Seeking an Intelligent Mix Where Will the Chemical Industry Get Its Raw Materials in the Future?
Whether coal, gas or even biomass will replace petroleum as the chemical raw material of the future is not yet clear. However, one thing is certain. Alternatives will be needed in the long term despite that fact the even pessimists predict that oil will be available for the next forty years. High prices, increasing consumption in Asia and the chaotic political situation in the oil producing countries add an element of urgency to the discussion on diversification of the raw material base. The industry is looking for an intelligent mix and an evolutionary approach to the supply of raw materials.
Petroleum is still the number one raw material in the chemical industry, but companies have already begun to look for alternatives. Degussa, Dupont and BASF are all looking at other raw materials. There is good reason why the head of research at BASF, Dr. Stefan Marcinowsky, has identified the search for alternative sources of raw materials as one of the major challenges for the future. “Particularly in Europe, we have to find alternatives to oil,” he said.
The chemical industry only consumes about two percent of annual oil production, but price increases are having a noticeable effect. The price of naphtha has tripled during the past three years, rising from $200 to $600 per ton, and it has become a significant cost factor, explained Marcinowsky. The costs are closely linked to energy prices, and the prices have been moving only one way in recent years, namely up. Over the next two years, BASF will be investing 100 million euros to satisfy the growing demand for alternative raw materials and another 160 million in white biotechnology. The company is looking for alternative sources of synthetic gas, ethylene, propylene, butadiene and aromatics which are important starting materials in the value-add chain at BASF. It is also developing techniques which will enable it to use renewables. “More than 50 percent of our investment in the alternative raw materials cluster goes into renewables,” added Marcinowsky.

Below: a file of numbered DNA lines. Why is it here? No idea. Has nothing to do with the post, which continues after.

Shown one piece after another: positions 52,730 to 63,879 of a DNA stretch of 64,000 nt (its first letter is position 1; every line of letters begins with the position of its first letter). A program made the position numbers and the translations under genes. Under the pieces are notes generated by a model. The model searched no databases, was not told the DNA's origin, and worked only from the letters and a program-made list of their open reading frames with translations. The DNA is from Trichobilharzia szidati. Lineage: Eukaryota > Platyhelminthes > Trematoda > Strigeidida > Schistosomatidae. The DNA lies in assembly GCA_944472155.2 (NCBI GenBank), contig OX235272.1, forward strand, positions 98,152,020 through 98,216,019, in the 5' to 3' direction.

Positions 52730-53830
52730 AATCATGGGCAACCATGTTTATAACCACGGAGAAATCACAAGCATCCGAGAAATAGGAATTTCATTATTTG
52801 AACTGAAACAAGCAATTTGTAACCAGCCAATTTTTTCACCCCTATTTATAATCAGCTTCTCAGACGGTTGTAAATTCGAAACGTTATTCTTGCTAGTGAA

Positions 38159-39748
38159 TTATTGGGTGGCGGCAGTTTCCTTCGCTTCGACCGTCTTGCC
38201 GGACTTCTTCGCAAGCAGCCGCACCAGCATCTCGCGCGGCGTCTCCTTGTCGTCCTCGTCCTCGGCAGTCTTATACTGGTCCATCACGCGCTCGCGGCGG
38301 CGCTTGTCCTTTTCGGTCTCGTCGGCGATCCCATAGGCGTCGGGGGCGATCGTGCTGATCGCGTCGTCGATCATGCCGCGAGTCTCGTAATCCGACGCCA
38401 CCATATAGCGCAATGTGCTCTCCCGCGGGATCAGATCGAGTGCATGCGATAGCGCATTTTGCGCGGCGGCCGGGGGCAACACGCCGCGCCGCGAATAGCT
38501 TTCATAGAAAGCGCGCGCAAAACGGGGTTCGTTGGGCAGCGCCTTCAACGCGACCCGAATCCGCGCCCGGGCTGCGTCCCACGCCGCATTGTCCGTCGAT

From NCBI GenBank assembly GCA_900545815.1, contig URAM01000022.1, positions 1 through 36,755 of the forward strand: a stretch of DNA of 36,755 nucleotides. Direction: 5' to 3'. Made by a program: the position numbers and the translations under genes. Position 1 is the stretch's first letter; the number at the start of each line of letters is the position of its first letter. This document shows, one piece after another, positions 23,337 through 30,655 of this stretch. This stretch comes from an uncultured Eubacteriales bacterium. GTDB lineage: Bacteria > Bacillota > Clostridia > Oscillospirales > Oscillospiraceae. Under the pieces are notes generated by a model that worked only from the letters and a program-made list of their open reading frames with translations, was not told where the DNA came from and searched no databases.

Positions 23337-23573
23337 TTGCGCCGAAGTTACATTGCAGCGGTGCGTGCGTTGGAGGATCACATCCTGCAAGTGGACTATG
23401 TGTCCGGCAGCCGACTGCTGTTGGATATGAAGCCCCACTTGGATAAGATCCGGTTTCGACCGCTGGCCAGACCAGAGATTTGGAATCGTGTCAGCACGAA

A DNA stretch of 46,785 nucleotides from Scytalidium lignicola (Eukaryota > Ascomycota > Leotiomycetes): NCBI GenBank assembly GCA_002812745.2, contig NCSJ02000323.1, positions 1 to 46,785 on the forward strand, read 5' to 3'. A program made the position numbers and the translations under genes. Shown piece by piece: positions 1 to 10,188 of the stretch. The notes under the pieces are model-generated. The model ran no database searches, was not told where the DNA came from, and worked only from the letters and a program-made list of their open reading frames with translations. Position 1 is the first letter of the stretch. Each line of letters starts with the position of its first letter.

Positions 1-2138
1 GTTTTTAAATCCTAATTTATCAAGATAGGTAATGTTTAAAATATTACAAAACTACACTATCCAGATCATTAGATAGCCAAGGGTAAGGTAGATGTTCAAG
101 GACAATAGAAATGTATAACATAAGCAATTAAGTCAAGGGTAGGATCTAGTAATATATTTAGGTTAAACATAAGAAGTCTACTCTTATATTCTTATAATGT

Cellulose is one of the favorites. More than 700 billion tons of cellulose are available worldwide, making this raw material for the fiber industry the most abundant source of organic raw material on the planet. Two alternatives have been used in the past to produce cellulose fiber. The first is the more complex viscose process involving several steps in which caustic soda and carbon disulphide are used to convert insoluble cellulose into a high-viscosity solution which is suitable for spinning. The second method is the Lyocell process, which makes the cellulose fit for spinning in one process step by directly dissolving the cellulose in NMMO (N-methylmorpholine-N-oxide). BASF is looking at a third alternative. “Ionic fluids offer new ways of using cellulose as a raw material,” explained Marcinowsky. The company is engaged in collaborative research projects to explore ways of using ionic fluids to further simplify the solution process and to more accurately adjust fiber characteristics than is possible with conventional methods.
The search for new strategies
Up until this point, the major technique for exploiting renewables has been fermentation. “We are concentrating on biopolymers, proteins, enzymes and chemicals,” explained Dr. Oskar Zelder from the specialities chemical research group at BASF. In addition to biopolymers which are accessible through fermentation such as PHB and enzymes like thermostable glucananase and xylanase for animal feed, BASF is also looking at the fermentation of succinic acid. This molecule represents the biocatalytic entry point into the C4 value-add chain and could provide the basis for tetrahydrofuran synthesis. THF is an important solvent for resins, adhesives and lacquer, and it is also used in the production of the polyurethane raw material polytetramethyleneglycol, making it a key compound at BASF. “The production of THF from succinic acid is still in the exploratory stage, because THF can be made from a number of different raw materials. We are currently looking at the cost structure of the different sources,” explained Marcinowsky.
That is a central issue in the discussion on renewables. Availability is a major consideration, but so is price. The production of bulk chemicals will only be competitive if cheap raw materials are available. At the moment, rapeseed, grain, sugar beet, etc. are used mainly to produce biodiesel and bioethanol.
The energy market is in competition with the chemical market. As result, the price of renewables is becoming increasingly linked to energy prices, and this is a source of concern for Marcinowsky.